Grace Alignay: Helping marginalized women find jobs in the fashion industry

She served in the U.S. Army for five years before becoming a Cooperative Leader. Photo by Scott Skinner

By Cristina DC Pastor

It took a lot of twists and turns before Grace Alignay finally found her bliss.

She studied Pre-Med and was sickened by the sight of blood. In her indecision, she joined the U.S. Army where she acquired technical skills but no college degree. After military service, she moved to New York from Florida, where she decided to get a Business degree with a goal towards becoming an entrepreneur.

She heard about Custom Collaborative, a training institute and business incubator for low-income and immigrant women looking to work in the fashion industry as dress makers, designers, business owners, or pattern makers. She signed up for the 14 week-training which gave her the foundation to learn about the creative and business sides of the industry. Grace knew right away this is where she wants to be. 

Fashion as a trade is evolving, said Grace in an interview with The FilAm. The offshoring of production to low-cost countries in Asia or Eastern Europe is becoming an “outdated” business model. As a result, more fashion brands are looking to bring production back home, “closer to consumers.”

From her year-long experience with Custom Collaborative, she learned that fashion manufacturing in New York is facing a “labor-shortage crisis.”

“Aging workers retire without a trained workforce to replace them,” she said. “Since 2001, fashion manufacturing jobs have declined over 60 percent in New York City, yet the local fashion industry still accounts for $9 billion in total wages and nearly $2 billion in city tax revenue. The demand for workers with specialized production skills will only increase.”

‘Smart, dedicated, hard-working creatives who love fashion.’ Photo:

Custom Collaborative was founded by Ngozi Okaro, described in its website as an advocate for socioeconomic justice. She believes that fashion has not addressed important issues, such as acceptance of body size as well as its responsibility toward a sustainable environment.

Grace’s role is that of a Cooperative Leader.  Aside from teaching women cooperative and democratic workforce principles and business skills, she is helping six other founding members develop the confidence they need to assume positions of leadership in the field of fashion. It could be in the area of marketing the cooperative or negotiating with their workers. The idea, she stressed, is for women to “realize their true potential.”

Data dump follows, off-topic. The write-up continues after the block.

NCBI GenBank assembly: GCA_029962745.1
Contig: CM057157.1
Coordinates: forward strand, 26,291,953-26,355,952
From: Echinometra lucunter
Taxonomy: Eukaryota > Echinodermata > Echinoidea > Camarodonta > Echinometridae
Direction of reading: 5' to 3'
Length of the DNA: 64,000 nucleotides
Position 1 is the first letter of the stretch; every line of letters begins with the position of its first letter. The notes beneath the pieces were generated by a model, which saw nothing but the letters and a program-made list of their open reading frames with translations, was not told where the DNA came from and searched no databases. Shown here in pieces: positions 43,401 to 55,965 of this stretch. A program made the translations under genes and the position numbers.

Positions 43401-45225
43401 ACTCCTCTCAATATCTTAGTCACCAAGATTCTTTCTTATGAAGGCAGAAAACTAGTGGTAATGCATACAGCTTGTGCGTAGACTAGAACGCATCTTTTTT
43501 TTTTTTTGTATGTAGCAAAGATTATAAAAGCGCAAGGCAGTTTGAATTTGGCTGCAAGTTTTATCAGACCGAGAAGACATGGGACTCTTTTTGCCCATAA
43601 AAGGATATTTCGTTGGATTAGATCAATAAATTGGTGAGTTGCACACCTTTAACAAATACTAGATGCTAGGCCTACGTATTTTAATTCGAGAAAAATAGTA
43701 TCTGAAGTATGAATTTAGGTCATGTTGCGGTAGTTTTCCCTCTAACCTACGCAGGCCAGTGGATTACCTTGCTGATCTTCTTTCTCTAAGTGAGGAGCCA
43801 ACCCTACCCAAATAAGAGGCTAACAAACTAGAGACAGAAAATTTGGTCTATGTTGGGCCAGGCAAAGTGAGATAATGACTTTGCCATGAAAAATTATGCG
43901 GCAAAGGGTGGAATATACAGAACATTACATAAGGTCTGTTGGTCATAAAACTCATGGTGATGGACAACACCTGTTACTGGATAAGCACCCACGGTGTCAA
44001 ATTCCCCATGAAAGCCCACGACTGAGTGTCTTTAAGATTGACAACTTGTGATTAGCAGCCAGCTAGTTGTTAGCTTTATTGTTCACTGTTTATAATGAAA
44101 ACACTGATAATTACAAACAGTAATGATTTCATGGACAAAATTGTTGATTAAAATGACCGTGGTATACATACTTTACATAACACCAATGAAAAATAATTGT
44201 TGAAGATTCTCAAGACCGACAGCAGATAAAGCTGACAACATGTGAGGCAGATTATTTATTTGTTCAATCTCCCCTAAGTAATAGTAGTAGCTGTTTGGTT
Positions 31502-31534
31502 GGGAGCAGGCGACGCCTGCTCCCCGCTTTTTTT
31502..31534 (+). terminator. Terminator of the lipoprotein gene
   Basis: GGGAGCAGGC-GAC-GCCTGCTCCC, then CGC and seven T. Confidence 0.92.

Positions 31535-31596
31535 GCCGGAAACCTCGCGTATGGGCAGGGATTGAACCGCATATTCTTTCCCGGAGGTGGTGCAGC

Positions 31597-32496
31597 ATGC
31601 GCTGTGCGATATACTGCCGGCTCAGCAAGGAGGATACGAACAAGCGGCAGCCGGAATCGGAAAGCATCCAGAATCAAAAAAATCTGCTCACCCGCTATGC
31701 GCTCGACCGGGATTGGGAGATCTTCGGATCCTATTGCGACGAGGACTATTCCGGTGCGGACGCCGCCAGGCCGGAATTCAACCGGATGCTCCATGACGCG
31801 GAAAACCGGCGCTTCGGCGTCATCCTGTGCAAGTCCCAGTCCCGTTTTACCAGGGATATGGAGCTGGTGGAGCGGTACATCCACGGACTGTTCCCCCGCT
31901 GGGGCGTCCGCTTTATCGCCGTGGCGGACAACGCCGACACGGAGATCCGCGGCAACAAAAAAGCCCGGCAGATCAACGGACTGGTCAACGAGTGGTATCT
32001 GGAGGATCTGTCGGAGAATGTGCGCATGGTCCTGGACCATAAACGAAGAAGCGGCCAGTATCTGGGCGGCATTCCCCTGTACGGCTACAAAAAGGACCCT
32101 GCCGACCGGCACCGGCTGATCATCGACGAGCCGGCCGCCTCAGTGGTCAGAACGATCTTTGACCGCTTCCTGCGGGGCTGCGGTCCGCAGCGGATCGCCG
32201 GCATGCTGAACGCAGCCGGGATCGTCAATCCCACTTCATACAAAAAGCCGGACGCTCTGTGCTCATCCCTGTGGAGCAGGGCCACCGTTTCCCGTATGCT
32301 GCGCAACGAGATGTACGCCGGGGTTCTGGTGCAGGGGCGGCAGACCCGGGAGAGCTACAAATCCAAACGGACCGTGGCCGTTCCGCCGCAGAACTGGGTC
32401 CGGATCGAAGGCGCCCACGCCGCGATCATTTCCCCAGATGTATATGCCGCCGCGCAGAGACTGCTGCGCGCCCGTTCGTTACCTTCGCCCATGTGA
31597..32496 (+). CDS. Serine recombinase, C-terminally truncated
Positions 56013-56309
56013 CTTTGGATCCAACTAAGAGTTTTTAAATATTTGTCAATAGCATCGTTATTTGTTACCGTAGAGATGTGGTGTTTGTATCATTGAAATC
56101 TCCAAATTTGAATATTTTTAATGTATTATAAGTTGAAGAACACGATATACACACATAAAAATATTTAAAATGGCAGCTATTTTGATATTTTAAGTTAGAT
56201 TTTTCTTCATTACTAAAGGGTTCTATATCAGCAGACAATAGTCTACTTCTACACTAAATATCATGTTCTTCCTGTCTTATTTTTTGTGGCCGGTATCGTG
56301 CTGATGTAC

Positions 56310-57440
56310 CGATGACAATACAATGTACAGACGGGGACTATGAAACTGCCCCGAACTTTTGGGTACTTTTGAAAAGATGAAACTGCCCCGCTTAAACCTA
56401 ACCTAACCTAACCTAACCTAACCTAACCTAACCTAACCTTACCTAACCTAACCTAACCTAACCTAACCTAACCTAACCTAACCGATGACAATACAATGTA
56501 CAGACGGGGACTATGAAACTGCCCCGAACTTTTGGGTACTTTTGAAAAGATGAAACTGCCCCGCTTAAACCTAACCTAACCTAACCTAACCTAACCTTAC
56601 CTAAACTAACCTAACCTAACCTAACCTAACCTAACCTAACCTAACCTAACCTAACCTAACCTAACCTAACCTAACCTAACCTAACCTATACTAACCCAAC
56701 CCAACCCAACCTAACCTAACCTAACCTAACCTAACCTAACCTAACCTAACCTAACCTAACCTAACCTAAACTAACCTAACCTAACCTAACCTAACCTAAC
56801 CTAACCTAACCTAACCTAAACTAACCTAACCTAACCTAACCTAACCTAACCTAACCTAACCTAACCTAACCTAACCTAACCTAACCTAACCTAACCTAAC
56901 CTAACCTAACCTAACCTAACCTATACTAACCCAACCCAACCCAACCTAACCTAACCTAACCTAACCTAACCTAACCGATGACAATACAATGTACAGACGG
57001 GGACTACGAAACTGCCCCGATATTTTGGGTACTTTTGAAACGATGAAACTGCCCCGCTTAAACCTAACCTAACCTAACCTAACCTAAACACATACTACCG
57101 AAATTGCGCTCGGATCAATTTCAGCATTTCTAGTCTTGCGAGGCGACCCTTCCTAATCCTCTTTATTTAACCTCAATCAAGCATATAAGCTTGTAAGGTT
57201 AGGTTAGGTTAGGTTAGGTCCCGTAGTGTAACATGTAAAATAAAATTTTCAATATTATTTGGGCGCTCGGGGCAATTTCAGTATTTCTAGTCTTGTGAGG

“Our women are smart, dedicated, hard-working creatives who love fashion,” said Grace. “Our founding members are a diverse group of women dedicated to helping empower other women. Seventy percent are mothers, 40 percent are survivors of domestic violence, 85 percent are immigrants.”

Historically, she explained, fashion jobs have provided a reliable pathway to economic stability, for women and immigrants.

“Fashion production is well suited to subcontracting and home-based labor, allowing more flexible work schedules,” she noted.

New York is facing a ‘labor-shortage crisis’ in fashion manufacturing.

Military service

Grace’s family – with roots in Cavite and Navotas — came to the U.S. by way of U.S. military service in the Philippines. They landed in the DMV (D.C., Maryland, Virginia) area. Grace was born in Washington D.C. Her mother LTC Arsenia Alignay is a retired officer in the U.S. Air Force.

“I wanted to serve the country of my birth, open up to new challenges, and broaden my horizons,” she replied when asked why she joined the Army. After five years in the service, she used the G.I. Bill to earn her Accounting degree.

Runway shows

Custom Collaborative, which is developing its cooperative arm, has its own runway shows and has not participated in New York Fashion Week. “We do our own runway shows at each graduation ceremony,” she said.

The coop sells its garments and accessories through its website and also through specialty boutiques, like NiLu in Harlem. “We also produce for local fashion designers who sell through their own channels,” she said.

A fashion pack rat, Grace is collecting interesting fabrics and upcycling them. She is conscious about wearing only clothes she has designed and made. She said, “That is where I would like all my garments to come from now on.”

© The FilAm 2020

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